How To Develop Proper Proprioception

Good posture is a sign of many things; one of those things is a well-functioning brain. The body and central nervous system are connected. Your posture results from a developed proprioception, balance, coordination, and muscle function.

What is Proprioception? 

Proprioception (or kinesthesia) is our perception of our body's position and movement. The term "proprioception" was coined by neuropsychologist C.S. Sherrington, the combined Latin word for "one's own" and reception. Meaning paying attention to ourselves. 

If you think about it, you know exactly where every part of your body is. You know if your knees bend straight or not. You can close your eyes and touch your nose. This is because your proprioceptive sense lets you know where your body parts are.

These sensations are signals of sensory receptors within your muscle, skin, and joints. Proprioception helps us be aware of our own limbs in relation to external objects, control our movements, and keep our bodies properly aligned. 

Why proprioception matters

Proprioception benefits our bodies in numerous ways, from improving reaction time and speed to preventing injuries and improving balance. It's even been linked to reducing stress and being able to pay closer attention to things. 

Our proprioception worsens as we age, thus the higher risk for injury and falls resulting from things like twisted ankles or displaced hips. Diseases like Parkinson's can also affect your proprioception. 

Here are some tips to improve your posture and develop proper proprioception. 

Work on ways to Improve Your Balance 

Balance is directly linked to proprioception. It's impossible to balance yourself without the ability. That and proper posture require this ability and focus. That's why focusing on the issue of poor proprioception is going to generate more positive results. 

We may not realize how often we use our balance because it's a part of our everyday life. People who have poor balance can find the simplest movements difficult to perform. If you want coordination of good posture, it's vital to maintain good balance.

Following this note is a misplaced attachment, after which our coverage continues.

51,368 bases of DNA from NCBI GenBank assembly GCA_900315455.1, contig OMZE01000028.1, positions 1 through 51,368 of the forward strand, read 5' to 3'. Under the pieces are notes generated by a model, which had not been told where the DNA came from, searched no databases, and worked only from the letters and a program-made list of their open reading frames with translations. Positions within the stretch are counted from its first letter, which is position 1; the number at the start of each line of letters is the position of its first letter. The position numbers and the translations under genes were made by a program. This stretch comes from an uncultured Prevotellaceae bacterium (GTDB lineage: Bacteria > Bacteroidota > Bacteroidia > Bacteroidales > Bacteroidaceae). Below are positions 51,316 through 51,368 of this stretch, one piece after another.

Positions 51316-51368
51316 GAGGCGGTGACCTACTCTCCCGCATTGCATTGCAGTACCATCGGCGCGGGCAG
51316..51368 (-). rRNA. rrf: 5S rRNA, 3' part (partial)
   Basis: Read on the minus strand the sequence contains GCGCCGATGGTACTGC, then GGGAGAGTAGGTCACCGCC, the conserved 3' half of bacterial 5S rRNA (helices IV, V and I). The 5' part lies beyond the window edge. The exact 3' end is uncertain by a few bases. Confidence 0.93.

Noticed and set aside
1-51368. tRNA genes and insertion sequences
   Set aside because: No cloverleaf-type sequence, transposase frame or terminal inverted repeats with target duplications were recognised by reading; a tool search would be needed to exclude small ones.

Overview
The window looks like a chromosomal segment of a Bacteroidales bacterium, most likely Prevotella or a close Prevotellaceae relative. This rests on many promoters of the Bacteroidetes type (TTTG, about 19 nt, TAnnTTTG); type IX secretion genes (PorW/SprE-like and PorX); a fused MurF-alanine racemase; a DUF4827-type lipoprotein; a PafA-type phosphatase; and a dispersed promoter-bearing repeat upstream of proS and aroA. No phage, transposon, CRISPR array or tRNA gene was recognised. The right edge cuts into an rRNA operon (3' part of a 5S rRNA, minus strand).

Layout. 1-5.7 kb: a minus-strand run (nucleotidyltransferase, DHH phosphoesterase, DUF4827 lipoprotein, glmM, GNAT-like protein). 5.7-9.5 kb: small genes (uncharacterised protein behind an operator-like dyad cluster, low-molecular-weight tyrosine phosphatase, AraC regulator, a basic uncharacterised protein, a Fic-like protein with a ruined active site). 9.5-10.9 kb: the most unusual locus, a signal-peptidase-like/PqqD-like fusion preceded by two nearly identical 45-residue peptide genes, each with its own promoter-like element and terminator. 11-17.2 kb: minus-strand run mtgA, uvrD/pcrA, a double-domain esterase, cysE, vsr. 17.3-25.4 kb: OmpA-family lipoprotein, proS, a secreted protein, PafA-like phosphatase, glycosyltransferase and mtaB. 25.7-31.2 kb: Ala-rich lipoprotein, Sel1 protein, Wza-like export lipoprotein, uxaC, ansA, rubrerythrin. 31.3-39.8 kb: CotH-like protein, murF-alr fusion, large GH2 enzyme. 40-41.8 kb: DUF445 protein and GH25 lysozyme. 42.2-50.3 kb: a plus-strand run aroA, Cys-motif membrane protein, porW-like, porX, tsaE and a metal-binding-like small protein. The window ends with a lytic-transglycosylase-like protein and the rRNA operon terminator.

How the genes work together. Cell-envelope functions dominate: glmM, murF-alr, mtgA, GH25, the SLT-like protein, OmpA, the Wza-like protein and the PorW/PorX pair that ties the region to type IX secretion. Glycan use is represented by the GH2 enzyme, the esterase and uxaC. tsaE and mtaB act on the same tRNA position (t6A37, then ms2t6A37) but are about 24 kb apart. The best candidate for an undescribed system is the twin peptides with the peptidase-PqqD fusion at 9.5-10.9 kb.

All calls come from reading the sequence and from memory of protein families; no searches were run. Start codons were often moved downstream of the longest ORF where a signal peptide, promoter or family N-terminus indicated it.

There are many different ways to improve your balance. For example, Yoga is a great way to get low-impact exercise while improving balance and coordination. Try yoga-based balance poses like the single-leg Tree Pose. 

Practice proper Breathing Methods 

It's common for us to breathe with short, shallow breaths. But when we become more aware of our breathing habits, we can focus on taking slow deep long breaths. Breathing deeply and filling our lungs with air is directly related to posture. 

Deep breathing has been linked to decreasing stress, improving posture, increasing cognitive function, and decreasing pain levels, all while boosting your energy. 

Make Regular Visits to the Chiropractor  

Research has often shown that chiropractic adjustments focus on lower back or neck pain and musculoskeletal problems. While still associated with chiropractors, that's no longer just the case. More and more evidence shows that adjustments can transform the structure and function of the nervous system and brain. 

Regular chiropractic adjustments can improve proprioception, posture, balance, and coordination. 

Posture is a direct indication of brain functionality. Correcting the linked problems o proprioception and proper posture will lead to a healthier lifestyle.

Scoliosis

Scoliosis is a sideways curvature of the spine that occurs most often during the growth spurt just before puberty. While it can be caused by conditions such as cerebral palsy and muscular dystrophy, the cause of most is unknown. Most cases are mild, but some children develop spine deformities that continue to get more severe as they grow. Severe scoliosis can be disabling. An especially severe spinal curve can reduce the amount of space within the chest, making it difficult for the lungs to function properly.

Mark Morningstar published a research article in the Journal of Chiropratic Medicine in 2011 studying outcomes for adult patients received chiropractic rehabilitation and followed up with these patients 24 months later. 28 patients were included in the study and received the same chiropractic treatment. The conclusion abstract is below:

“This report is among the first to demonstrate sustained radiographic, self-rated, and physiological benefits after treatment ceased. After completion of a multimodal chiropractic rehabilitation treatment, a retrospective cohort of 28 adult scoliosis patients reported improvements in pain, Cobb angle, and disability immediately following the conclusion of treatment and 24 months later.” J Chiropr Med. Sep 2011; 10(3): 179–184.

Treatment options vary widely from patient to patient depending on a variety of different factors. A thorough exam and any additional studies will be performed first to evaluate the scoliosis and determine what treatment is best suited for the patient.

A specific treatment plan will be produced, but can include monitoring, chiropractic adjustments, at home exercises or a physical therapy program, among other treatment option that we have here in the office. It is important to be checked by a doctor of chiropractic to determine how advanced the curvature is and your options moving forward.

Contact us today to learn about Atlas Brain and Body and the many conditions we treat. 828-253-0700

Dr. David Nygaard, MS, MBA
Board Certified Atlas Orthogonist
Atlas Brain and Body
(828) 253-0700
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